Everyone who is vaccinated in California can request a digital COVID-19 Vaccination Record at This is also an official record. It can be downloaded to the Google Pay digital wallet on an Android phone or the Apple Health app on an iPhone. You can also take a screenshot of your Digital COVID-19 Vaccine Record and save it to your camera roll. You can get a record for each person in your family even if you used the same email address or mobile phone number when they got vaccinated. For more information, visit the Vaccination Records webpage.

*If you were vaccinated by a federal agency (e.g., Department of Defense, Indian Health Service or Veterans Affairs), you must request a vaccine record from the agency directly.

Reviewed 5/05/22

Youth under 18 need consent from a parent/guardian or caregiver to get vaccinated. If you cannot be present, you may be allowed to give consent by phone, video, or in writing. Check the consent requirements of the place where you plan to go. If it is a location run by Public Health, you can see the requirements and download a consent form at - click on ‘preparing for your visit’ or call the Vaccine Call Center at 1-833-540-0473 (8am-8:30pm daily).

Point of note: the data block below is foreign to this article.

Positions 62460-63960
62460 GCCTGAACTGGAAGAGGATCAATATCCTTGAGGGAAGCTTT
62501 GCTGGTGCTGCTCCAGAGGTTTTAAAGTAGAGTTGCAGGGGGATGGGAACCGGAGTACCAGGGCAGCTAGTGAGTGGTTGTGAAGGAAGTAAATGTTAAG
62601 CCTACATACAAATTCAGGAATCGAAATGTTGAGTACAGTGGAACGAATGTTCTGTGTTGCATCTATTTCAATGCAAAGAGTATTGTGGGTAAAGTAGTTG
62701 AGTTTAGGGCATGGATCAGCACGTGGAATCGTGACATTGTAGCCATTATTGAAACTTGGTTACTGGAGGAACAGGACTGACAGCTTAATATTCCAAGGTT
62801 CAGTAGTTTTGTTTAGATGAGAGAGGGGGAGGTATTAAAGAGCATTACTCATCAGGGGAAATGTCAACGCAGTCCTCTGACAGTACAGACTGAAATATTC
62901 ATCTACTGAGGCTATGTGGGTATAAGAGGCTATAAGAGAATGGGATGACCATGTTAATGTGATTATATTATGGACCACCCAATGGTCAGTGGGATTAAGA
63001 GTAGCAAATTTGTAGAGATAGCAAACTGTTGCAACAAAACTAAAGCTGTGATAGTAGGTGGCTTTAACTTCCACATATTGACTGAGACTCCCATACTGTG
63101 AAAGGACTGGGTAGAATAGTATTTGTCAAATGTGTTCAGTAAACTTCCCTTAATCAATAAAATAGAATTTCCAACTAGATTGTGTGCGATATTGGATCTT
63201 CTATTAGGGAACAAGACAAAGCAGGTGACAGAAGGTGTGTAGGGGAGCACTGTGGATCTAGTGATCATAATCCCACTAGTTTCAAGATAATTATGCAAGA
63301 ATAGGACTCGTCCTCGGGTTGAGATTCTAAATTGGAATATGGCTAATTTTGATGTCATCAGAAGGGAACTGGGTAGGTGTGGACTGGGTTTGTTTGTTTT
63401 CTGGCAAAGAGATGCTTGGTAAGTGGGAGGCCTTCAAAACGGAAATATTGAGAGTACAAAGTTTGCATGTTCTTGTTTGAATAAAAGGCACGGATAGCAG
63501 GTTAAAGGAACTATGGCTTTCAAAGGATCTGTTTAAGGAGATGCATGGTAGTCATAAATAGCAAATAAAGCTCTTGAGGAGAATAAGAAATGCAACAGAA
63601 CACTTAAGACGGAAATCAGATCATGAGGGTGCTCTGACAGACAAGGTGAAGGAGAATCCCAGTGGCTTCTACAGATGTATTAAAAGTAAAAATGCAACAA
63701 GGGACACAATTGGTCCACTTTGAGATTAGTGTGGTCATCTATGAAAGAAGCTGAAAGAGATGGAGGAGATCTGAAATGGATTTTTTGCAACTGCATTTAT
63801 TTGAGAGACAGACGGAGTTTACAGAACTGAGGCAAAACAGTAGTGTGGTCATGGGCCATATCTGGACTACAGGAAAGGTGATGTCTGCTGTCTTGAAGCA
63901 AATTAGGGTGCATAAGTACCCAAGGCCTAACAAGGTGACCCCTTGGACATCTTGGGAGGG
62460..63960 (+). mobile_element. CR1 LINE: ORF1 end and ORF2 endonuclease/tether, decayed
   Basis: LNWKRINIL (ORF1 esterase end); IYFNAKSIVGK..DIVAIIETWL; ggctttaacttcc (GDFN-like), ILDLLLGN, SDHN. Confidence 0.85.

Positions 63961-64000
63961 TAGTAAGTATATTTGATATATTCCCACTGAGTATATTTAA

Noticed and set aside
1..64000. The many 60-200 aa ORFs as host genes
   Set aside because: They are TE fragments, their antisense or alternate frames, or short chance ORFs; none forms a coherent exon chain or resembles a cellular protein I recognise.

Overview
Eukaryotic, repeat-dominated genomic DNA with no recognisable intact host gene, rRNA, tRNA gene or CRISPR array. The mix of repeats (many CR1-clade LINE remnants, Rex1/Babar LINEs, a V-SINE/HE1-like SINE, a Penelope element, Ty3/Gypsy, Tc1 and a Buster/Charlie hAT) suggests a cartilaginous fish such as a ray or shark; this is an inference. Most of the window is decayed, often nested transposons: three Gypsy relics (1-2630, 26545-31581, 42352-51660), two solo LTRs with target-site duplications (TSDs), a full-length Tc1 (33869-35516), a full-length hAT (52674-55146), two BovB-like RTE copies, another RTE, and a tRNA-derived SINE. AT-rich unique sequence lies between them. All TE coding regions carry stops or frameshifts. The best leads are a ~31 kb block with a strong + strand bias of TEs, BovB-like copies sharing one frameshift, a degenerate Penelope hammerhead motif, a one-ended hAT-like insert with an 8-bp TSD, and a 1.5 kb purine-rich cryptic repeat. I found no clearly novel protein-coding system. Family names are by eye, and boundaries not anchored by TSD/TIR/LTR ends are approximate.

Some exceptions apply. Minors ages 15 years or older who are self-sufficient (e.g., emancipated or self-sufficient minor, married, or previously married) can give their own consent. If you are a foster caregiver, relative caregiver, or Short-Term Residential Therapeutic Program (STRTP) staff you can provide consent as long as the foster child agrees. If you are a foster caregiver and you do not give consent but your foster child wants to get a vaccine, they can contact their legal counsel.

New 5/05/22

Photo ID may be required at some vaccination locations. If you are a guardian of a child in foster care and your foster child does not have a photo ID, have them contact their legal counsel. Another option is to go to a location run by the Los Angeles County Department of Public Health, which does not require a photo ID.